As Wang and Murnighan noted “the negative social consequences of greed focus primarily on its uneven distribution of resources” and the growing gap in income inequality in the U.S. is a case in point.  In the period between the 1950’s and 1960’s CEO compensation was about 25 times that of the average worker.  Today it is 340 times that of the average worker!  As a result of the income trend lines going in quite different directions, some argue that we have two economies.


It would appear that the seed of material self-interest has grown into sequoia-sized greed.  It seems clear that everything for me and nothing for others—though a popular path for those seeking greater personal wealth—is a recipe for destruction and the eventual depletion of societal wealth.  It surely is not the way to progress, if by progress we mean the likelihood is good that our future will be better than the present.


As Lester Thurow noted in his 1996 book The Future of Capitalism, in capitalism “there is simply no social must.”  Moreover, capitalism honors competition, and winning in a limited resource competitive environment is auto-correlated.  In other words the probability of winning is greater for those who have previously won—winning begets winning—and the probability of non-winners winning increasingly diminishes.   As the gap between winners and losers increases moving from losing to winning gets more and more difficult.  Correspondingly, since a self-interest seeking materialist can never have enough, trickle-down doesn’t happen—the evidence of this is quite strong.


How does material self-interest become greed?  The pursuit of material gain has no natural satiation point, thus unless the individual is morally awake the desire for having more is unfettered and thus escalates without bound.  Moreover with egoic self-interest bounded by one’s own skin, in pursuing more and more a concern for one’s impact on others is essentially nonexistent. The concern for ‘me’ and ‘mine’ is all consuming.  The 2008 financial crisis is a case in point of the consequences of greed. In fact, Clive Boddy claims corporate psychopaths theory as an explanation of the cause of the global financial crisis.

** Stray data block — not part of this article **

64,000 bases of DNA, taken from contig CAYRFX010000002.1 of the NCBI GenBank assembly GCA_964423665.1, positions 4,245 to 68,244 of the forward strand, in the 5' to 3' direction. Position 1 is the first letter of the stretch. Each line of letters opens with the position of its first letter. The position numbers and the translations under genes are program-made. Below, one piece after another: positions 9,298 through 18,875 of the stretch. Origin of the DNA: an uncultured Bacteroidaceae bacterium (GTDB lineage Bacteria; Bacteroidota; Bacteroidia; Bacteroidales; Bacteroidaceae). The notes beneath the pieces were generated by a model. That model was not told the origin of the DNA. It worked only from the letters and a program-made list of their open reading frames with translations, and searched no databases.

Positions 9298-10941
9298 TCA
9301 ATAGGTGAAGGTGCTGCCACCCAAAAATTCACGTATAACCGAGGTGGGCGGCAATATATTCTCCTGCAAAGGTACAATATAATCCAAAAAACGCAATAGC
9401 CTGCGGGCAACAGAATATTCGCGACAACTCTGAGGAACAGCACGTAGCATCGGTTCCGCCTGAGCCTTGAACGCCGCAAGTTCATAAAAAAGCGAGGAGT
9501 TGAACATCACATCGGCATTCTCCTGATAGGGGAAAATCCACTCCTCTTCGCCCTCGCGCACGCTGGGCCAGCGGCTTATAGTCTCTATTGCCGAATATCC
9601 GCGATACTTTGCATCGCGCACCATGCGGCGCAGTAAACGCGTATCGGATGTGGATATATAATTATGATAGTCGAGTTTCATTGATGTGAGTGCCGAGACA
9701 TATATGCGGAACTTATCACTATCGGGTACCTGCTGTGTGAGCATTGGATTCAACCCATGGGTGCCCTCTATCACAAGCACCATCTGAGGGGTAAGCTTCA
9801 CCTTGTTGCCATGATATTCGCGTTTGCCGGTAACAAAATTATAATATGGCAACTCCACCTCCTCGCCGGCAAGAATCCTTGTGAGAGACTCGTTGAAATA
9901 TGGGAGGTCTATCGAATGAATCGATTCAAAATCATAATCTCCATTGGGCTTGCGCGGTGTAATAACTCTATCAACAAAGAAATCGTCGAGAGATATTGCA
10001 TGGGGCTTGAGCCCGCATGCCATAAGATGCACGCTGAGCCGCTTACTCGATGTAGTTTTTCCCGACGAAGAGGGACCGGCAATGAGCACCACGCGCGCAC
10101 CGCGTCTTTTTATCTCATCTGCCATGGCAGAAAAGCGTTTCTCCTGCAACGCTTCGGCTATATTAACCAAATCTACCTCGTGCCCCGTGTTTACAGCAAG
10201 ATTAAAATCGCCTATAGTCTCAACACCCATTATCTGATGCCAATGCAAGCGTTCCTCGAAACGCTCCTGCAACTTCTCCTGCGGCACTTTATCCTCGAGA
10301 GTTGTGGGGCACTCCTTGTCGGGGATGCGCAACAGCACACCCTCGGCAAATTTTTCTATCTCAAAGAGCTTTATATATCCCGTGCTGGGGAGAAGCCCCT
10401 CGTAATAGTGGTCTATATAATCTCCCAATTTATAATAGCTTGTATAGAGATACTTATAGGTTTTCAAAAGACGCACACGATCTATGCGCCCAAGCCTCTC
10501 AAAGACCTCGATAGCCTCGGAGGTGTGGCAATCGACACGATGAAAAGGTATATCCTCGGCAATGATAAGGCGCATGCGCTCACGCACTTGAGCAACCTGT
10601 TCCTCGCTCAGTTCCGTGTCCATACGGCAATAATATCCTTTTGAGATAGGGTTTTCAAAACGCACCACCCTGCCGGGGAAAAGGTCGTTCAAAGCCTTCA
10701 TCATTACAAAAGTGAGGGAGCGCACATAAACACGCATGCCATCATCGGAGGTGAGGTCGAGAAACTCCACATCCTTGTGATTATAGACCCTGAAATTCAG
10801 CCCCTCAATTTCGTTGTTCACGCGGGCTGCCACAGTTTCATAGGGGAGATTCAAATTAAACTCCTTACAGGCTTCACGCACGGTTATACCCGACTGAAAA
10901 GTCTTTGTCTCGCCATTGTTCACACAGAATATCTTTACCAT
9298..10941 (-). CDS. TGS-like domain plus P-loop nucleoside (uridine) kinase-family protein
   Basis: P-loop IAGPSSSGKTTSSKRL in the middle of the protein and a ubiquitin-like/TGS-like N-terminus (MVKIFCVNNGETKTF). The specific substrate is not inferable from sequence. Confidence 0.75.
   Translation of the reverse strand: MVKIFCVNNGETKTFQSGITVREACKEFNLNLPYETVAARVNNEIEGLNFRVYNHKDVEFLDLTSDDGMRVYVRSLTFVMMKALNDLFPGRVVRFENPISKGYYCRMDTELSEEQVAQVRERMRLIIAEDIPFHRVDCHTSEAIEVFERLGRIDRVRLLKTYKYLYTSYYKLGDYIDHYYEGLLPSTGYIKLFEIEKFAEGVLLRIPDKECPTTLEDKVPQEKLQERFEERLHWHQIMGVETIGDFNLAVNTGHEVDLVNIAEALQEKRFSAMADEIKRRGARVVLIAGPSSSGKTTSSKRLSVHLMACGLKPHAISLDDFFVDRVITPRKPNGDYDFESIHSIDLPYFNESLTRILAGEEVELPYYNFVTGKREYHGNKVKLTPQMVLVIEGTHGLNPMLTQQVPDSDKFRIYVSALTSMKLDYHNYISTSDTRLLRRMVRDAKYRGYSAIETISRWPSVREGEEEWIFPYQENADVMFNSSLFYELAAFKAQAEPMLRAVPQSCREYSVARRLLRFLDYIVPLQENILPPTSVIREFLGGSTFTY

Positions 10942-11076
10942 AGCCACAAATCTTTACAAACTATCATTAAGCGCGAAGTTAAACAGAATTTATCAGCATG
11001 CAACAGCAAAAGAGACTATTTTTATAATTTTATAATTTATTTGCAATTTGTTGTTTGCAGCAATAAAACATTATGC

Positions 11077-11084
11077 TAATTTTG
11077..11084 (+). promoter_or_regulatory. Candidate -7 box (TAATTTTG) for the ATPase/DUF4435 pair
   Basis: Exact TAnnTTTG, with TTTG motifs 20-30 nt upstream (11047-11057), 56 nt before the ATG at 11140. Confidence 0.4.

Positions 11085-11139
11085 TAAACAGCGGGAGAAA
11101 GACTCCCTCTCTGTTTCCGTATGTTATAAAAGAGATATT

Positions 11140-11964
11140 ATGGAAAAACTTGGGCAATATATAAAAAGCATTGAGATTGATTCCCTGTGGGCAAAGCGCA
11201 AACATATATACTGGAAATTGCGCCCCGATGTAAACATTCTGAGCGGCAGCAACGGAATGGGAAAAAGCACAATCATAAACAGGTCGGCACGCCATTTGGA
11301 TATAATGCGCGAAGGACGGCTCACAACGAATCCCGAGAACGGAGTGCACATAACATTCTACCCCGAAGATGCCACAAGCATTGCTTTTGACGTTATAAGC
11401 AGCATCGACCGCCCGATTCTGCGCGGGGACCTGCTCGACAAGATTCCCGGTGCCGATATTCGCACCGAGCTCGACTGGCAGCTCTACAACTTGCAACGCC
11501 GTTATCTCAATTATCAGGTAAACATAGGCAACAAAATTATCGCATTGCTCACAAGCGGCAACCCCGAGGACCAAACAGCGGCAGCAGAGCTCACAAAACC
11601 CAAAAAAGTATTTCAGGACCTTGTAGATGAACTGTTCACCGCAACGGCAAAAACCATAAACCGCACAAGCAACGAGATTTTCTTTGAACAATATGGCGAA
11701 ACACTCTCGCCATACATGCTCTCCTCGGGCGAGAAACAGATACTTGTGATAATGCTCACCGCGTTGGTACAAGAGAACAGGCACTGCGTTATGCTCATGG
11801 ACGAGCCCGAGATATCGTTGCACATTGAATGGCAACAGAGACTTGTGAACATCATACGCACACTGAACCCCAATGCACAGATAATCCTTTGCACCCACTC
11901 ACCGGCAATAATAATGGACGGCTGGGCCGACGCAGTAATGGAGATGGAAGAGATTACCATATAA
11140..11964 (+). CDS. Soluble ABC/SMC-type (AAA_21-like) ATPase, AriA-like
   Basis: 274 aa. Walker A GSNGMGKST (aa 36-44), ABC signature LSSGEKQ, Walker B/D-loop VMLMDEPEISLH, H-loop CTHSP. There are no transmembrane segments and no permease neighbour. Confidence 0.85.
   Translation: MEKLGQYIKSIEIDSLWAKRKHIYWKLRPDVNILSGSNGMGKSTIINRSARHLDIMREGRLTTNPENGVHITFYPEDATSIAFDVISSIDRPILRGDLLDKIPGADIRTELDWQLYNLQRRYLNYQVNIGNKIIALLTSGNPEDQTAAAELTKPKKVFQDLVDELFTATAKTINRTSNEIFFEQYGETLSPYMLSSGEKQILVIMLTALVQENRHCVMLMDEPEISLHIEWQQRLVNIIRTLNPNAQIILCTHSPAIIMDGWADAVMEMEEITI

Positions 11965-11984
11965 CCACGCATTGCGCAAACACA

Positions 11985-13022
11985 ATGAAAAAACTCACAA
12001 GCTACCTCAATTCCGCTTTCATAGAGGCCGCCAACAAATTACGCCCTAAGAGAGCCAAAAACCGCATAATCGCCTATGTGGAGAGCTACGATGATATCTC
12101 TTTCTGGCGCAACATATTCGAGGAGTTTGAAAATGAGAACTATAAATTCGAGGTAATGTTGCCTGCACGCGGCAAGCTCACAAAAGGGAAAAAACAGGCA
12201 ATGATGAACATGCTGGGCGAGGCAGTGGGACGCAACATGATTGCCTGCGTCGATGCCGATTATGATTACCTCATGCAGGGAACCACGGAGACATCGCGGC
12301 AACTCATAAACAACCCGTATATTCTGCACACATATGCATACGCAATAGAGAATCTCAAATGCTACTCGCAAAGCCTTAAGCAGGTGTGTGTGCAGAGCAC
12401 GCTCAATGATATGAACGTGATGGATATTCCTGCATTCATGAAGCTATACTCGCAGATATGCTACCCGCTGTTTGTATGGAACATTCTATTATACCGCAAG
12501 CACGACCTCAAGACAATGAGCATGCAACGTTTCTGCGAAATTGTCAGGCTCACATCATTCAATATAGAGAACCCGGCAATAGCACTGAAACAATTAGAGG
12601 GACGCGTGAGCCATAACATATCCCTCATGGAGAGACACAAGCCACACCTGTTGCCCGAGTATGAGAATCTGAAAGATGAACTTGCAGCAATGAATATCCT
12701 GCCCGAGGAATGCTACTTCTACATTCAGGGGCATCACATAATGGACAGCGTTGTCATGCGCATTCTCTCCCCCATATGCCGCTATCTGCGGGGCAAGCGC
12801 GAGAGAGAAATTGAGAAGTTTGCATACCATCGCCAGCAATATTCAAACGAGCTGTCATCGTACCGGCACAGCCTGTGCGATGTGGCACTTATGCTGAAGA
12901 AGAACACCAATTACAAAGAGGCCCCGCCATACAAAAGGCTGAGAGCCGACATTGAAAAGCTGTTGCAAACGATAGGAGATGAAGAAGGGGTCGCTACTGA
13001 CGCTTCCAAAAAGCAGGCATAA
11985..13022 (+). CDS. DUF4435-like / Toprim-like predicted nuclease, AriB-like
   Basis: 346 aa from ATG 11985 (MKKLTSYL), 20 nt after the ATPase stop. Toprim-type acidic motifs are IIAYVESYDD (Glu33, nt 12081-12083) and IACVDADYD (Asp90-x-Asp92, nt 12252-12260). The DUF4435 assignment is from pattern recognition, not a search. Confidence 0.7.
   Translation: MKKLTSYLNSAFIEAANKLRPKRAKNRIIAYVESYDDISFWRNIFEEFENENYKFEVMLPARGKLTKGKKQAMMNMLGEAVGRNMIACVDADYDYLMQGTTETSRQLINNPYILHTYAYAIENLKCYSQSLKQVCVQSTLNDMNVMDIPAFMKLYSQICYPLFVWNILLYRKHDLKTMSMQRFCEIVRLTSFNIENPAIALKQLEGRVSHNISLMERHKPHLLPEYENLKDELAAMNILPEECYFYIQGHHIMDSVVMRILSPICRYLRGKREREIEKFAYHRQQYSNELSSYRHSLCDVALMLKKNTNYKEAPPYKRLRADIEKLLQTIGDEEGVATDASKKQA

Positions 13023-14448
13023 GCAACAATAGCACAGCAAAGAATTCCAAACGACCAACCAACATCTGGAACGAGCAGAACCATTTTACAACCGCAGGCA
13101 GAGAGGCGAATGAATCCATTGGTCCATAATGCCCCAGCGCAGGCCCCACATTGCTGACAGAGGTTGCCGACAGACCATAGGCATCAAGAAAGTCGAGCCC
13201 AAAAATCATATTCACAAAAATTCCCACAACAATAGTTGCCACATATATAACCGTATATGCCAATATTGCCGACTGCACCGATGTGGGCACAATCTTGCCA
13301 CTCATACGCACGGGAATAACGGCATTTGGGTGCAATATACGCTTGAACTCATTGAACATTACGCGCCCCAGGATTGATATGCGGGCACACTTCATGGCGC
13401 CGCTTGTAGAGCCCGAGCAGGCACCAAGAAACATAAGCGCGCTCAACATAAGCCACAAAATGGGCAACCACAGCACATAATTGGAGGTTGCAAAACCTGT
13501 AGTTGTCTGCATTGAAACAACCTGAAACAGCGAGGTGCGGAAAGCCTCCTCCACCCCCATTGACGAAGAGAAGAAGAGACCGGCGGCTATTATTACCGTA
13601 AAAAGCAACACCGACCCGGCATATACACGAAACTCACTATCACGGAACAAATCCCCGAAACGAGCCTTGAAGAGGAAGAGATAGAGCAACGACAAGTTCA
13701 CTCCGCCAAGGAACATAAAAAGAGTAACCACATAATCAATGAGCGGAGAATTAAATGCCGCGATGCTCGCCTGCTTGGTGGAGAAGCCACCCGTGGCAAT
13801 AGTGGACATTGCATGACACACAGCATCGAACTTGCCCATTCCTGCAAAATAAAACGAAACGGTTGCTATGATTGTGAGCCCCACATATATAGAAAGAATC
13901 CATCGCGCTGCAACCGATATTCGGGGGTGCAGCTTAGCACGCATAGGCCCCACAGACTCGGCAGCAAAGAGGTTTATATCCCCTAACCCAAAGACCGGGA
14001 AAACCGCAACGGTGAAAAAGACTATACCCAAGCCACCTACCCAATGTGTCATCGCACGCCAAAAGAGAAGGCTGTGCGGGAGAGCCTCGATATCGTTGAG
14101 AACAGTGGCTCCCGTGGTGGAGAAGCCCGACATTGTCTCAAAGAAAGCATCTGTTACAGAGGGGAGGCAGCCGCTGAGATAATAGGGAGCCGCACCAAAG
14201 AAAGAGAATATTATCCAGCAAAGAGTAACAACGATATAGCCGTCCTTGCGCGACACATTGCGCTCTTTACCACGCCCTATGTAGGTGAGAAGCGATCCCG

Smith believed that human beings weren’t capable of self-control and thus people require external forces to keep them within the boundaries of fair play in their economic endeavors.  Smith wasn’t advocating regulation but enforceable laws.


Unfortunately human behavior can’t be legislated, especially greedy behavior.  Unregulated material self-interested behavior transitions readily into fraudulent behavior.  What’s better for society, to reign in such behavior before the fact or to seek retribution for the behavior after the fact?  Is it better to prevent theft or to enforce the law (i.e. prosecute) against theft?  [It seems, at least thus far, we’ve done neither in regards to the actions of Wall Street.]